DiRT Showdown Review
Showdown takes the franchise on a new destructive course. Unfortunately it doesn't take long before it crashes straight into a brick wall.
DiRT Showdown crashes its way into a racing series that has enjoyed much success in recent times. DiRT 2, released in 2009, was a fantastic rally game with exceptional visuals. Less than two years later, DiRT 3 introduced events based the free form Gymkhana mode but stuck true to its rally heritage. Codemasters have taken just one year to mix Gymkhana with demolition derby for this new chaotic twist on the franchise. The result is unfortunately less than spectacular. This is certainly not a game for rally fans, nor is it a particularly good arcade racer.
Just close my eyes and drive in circles until this Rampage ends
Showdown bleeds a party atmosphere from the first time you hear the bad race commentary. Christian Stevenson takes up the role as narrator / commentator and thankfully his music selection is great. Unfortunately his racing commentary is rather ordinary. Aside from his irritating use of the pronoun “they”, he voices unfunny terms for crashes. His commentary is designed to invoke excitement but exaggerated collisions would have worked better. Apart from some agreeable music, the party atmosphere doesn’t really add anything.
You’ll notice the changes from the Rally focused predecessors when you start your first event. It begins with trackside attractions like Ferris wheels, Paragliders, hot air balloons and fireworks. Cars are designed with destruction in mind and some even use steel beams as bumpers. There are only two camera views, trailing and hood, so you won’t get to enjoy a tense cockpit perspective. The Tachometer has been replaced with car health and boost meters. Boost automatically recharges and gives you a slight speed increase. These changes make for a different feeling arcade racer that struggles with new modes.
Rampage (demolition derby) is a new mode that puts you and seven cars in a small non-descript arena. You must slam into as many vehicles as you can before the time runs out. More damage is done to the sides and rear with bonus points awarded for bringing enemy car health to zero. One problem that arises early is the inconsistency of collision rewards. Should you ram aggressively into another car you may receive no points. Even hitting at odd angles, particularly in heavy traffic, can produce the same non-result. The Rampage mode is shallow, inconsistent and it lacks satisfying smashes.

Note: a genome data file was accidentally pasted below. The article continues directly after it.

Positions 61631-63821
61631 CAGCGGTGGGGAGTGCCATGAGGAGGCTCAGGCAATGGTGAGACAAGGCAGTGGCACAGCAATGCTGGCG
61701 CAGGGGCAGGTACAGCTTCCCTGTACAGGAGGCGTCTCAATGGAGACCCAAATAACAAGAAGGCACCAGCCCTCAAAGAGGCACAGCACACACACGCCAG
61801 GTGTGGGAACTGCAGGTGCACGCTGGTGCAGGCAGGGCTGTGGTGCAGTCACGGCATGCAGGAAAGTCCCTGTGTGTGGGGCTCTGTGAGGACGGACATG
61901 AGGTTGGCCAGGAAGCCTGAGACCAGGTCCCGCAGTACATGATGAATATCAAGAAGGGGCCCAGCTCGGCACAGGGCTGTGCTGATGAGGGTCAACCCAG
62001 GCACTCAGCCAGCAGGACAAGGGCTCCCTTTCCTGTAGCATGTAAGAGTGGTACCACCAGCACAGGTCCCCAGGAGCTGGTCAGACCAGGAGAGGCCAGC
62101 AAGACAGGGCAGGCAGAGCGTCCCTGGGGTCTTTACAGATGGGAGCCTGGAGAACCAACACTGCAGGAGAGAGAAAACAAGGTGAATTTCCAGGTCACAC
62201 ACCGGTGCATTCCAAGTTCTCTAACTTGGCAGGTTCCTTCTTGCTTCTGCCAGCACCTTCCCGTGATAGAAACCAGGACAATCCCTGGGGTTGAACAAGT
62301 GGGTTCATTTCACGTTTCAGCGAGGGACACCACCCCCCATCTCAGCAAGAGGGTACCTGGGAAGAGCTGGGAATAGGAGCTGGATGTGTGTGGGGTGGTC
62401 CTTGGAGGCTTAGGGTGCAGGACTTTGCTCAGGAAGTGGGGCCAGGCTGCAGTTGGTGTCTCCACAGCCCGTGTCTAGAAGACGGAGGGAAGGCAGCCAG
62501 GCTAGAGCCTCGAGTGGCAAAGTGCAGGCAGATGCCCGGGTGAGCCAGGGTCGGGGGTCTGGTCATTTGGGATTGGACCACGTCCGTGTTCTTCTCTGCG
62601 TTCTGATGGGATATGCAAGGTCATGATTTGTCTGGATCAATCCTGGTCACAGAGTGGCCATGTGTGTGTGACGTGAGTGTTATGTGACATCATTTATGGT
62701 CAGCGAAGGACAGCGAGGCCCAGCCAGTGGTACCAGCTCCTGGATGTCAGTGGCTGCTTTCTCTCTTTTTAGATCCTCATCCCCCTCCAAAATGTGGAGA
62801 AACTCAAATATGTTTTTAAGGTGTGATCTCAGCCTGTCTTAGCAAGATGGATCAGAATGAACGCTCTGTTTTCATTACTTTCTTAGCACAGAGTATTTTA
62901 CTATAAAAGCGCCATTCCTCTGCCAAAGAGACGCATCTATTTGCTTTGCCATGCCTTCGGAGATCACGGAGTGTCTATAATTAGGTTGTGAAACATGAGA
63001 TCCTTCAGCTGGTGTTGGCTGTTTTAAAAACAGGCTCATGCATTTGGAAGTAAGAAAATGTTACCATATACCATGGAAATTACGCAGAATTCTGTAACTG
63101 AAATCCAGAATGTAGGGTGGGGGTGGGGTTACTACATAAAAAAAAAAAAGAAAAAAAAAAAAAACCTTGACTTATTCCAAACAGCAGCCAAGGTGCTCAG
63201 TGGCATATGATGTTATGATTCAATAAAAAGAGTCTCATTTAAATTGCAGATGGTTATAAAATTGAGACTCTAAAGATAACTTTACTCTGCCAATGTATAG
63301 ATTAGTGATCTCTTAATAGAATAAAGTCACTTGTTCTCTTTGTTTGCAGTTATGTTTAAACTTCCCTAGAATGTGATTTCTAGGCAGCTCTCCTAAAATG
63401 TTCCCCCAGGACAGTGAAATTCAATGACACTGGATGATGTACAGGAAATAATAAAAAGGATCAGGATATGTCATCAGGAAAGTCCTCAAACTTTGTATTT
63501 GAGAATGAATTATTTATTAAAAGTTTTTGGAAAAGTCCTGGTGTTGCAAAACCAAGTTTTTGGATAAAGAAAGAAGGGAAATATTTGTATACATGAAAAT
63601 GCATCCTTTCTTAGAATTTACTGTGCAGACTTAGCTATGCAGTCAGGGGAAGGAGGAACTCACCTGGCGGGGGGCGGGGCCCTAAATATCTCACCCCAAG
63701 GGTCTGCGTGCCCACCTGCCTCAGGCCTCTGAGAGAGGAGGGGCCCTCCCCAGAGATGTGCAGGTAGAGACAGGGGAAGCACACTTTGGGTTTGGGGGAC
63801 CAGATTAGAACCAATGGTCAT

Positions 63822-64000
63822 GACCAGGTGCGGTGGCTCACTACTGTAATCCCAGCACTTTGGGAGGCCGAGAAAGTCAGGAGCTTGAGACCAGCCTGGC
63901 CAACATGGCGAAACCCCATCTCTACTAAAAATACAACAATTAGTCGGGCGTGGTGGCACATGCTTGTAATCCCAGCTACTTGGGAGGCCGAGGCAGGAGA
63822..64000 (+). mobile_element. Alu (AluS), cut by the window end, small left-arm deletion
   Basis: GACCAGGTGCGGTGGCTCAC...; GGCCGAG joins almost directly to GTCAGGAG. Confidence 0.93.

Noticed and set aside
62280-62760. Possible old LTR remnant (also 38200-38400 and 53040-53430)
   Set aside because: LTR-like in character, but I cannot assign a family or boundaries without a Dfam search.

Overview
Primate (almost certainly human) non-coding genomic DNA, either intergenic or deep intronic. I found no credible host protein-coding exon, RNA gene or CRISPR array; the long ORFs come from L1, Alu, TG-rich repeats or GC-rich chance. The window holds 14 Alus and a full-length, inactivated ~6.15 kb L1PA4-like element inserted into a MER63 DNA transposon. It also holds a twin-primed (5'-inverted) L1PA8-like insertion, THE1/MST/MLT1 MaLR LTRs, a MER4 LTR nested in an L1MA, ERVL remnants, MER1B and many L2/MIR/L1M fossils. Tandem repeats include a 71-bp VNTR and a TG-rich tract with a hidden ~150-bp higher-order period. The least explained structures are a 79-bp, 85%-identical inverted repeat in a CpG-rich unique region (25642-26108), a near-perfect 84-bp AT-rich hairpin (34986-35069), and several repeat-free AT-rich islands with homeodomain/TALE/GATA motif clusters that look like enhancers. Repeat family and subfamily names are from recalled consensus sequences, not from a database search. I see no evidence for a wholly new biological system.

The Knock Out mode is similar to Rampage with the difference being that it occurs on a small platform. Your goal is to push off vehicles to gain points. Light cars are useless for this mode and, just like in Rampage, you will often receive zero points for knocking out groups that gather obligingly at the edges. The two new crash modes are poor against AI drivers. You will either feel like every car is after you or that several monkeys are now in control of the other vehicles. It’s unfortunate that you will be forced to pick between these two modes during the campaign.
AI drivers love to group up at the edges during the Knock Out mode
There are some enjoyable game modes though, like Race Off and Smash Hunter. Smash Hunter has you following trails of coloured boxes around arenas. It’s similar to the Invasion mode from DiRT 3. Occasionally different paths can be taken and hitting the wrong color will prevent completion. Luckily you can rewind the clock, using a flashback, to correct mistakes. Smash hunter is uncomplicated but at least it rewards accurate driving.
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